In the film room…Deon McIntosh

The 5-foot-11, 170-pound McIntosh is the second of two verbally committed running backs in the Class of 2016, joining big back Tony Jones from Bradenton, Fla.

In three or four more games, exit Amir Carlisle. By the summer of 2016, enter Deon McIntosh.

To make an exact comparison between Notre Dame’s fifth-year senior running back-turned-X receiver and the incoming running back prospect from Cardinal Gibbons High School in Fort Lauderdale, Fla., might be a bit premature.

Yet there’s no doubt the similarities are uncanny, right on down to the long-range possibility of the 5-foot-11, 170-pound McIntosh perhaps ending up at receiver himself because of his pass-catching skills.

McIntosh already is a somewhat accomplished receiver out of the backfield who also motions and lines up as a wide receiver for Cardinal Gibbons.

McIntosh is a proverbial scatback, change-of-pace runner who is the complement to the power back the Irish have been looking for in long-time verbal commitment Tony Jones from IMG Academy in Bradenton, Fla.

McIntosh is a quick, slithery runner with some wiggle that offers a bit of deception with loose hips if not an abundance of make-you-miss skills. He is a fast-twitch athlete with rapid-fire footwork, bounce-out ability, and an overall shifty nature that gives him the same ability Carlisle has to turn a seven-yard catch into an 18-yarder, like the one he had this past weekend against Wake Forest.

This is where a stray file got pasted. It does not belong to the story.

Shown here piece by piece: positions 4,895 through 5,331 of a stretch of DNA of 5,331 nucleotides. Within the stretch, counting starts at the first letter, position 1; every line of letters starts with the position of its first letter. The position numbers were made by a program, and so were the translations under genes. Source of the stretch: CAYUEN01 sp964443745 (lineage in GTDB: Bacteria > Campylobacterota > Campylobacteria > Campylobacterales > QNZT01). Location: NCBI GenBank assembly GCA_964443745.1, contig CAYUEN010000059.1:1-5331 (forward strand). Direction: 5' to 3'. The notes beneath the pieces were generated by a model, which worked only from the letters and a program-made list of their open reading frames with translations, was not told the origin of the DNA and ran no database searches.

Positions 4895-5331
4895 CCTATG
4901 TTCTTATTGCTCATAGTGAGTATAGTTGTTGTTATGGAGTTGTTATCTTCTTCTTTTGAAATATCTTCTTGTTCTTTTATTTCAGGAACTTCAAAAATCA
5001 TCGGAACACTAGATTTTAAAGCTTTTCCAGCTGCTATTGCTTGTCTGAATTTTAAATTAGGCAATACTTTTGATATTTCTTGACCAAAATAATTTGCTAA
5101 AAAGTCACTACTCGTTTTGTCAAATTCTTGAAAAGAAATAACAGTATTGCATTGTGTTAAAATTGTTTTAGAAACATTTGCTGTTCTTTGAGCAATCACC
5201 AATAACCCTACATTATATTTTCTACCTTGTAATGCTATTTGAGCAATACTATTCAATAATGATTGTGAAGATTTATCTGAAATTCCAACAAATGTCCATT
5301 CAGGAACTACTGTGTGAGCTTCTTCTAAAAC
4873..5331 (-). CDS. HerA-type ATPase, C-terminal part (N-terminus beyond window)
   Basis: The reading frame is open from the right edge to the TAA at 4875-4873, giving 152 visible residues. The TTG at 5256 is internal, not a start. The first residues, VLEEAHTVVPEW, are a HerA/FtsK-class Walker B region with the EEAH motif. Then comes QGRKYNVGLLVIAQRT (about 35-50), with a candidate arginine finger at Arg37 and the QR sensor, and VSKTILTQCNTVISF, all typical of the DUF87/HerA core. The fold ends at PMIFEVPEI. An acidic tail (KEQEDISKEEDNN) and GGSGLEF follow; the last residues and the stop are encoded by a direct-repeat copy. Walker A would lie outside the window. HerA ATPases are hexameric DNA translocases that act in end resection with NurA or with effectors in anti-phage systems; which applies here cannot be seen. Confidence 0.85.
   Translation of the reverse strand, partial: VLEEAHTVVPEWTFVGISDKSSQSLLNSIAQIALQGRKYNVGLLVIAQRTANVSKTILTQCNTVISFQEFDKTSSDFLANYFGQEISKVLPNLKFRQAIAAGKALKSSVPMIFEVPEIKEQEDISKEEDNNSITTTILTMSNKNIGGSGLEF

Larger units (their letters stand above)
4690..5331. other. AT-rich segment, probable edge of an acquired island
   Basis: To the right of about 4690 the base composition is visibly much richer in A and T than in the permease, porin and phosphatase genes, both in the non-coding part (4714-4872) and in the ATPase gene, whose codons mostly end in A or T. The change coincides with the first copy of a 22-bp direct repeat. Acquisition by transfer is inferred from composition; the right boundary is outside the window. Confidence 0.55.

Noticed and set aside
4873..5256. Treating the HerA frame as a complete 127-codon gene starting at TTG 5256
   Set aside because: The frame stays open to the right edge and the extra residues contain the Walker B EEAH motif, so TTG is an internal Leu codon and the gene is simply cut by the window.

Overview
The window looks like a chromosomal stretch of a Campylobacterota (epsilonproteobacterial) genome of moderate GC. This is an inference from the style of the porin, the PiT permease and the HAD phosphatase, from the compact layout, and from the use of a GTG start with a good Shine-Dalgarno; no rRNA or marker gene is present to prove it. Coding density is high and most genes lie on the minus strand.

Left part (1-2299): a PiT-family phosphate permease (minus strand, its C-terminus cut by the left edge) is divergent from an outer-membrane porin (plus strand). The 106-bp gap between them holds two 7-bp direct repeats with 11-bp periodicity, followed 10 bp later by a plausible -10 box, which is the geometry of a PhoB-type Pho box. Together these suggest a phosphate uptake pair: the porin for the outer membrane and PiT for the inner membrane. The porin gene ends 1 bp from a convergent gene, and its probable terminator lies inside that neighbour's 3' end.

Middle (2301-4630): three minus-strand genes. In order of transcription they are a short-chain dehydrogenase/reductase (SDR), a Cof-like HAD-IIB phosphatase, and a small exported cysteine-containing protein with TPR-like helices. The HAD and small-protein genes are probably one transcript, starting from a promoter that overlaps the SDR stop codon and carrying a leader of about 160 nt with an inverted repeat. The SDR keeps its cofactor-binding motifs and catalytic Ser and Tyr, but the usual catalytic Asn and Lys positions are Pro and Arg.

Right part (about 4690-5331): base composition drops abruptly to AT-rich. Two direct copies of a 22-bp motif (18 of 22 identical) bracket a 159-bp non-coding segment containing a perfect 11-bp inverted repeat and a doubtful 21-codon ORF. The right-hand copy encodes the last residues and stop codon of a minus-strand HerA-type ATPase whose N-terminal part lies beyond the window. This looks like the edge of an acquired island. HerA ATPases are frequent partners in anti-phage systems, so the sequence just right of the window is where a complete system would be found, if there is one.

For a small back, McIntosh isn’t enamored with east-west running paths, which is a real positive. He’d rather maintain a north-south integrity, whether he’s running the football from the backfield, swinging out of the backfield to make a catch, or running a receiver’s route.

More quick than fast, McIntosh seems appropriately listed at a realistic 4.5 in the 40. It’s uncertain just how well he’ll protect the football with the step up to the big boys’ level, but he appears conscious of attempting to protect the football, which is a good first step. He makes a noticeable effort to either tighten his grip in traffic or wrap a second arm around the football.

His pad level is consistently low with a forward lean. His vision, tied to his shifty nature, also appears to be solid. He’s what we would call a give-and-take runner where he’ll show you a hip and then cut against it.

To be a four-star, McIntosh would have to offer more size, speed and elusiveness. But this is a solid three-star prospect who offers running back skills, slot receiver talent, and return-game capabilities on the next level.

With Tarean Folston expected to return from a knee injury, C.J. Prosise’s anticipated return for a fifth year, and the next step in the evolution of current freshmen Josh Adams and Dexter Williams, Notre Dame’s running back shortage of 2015 should be a thing of the past by 2016. Top Stories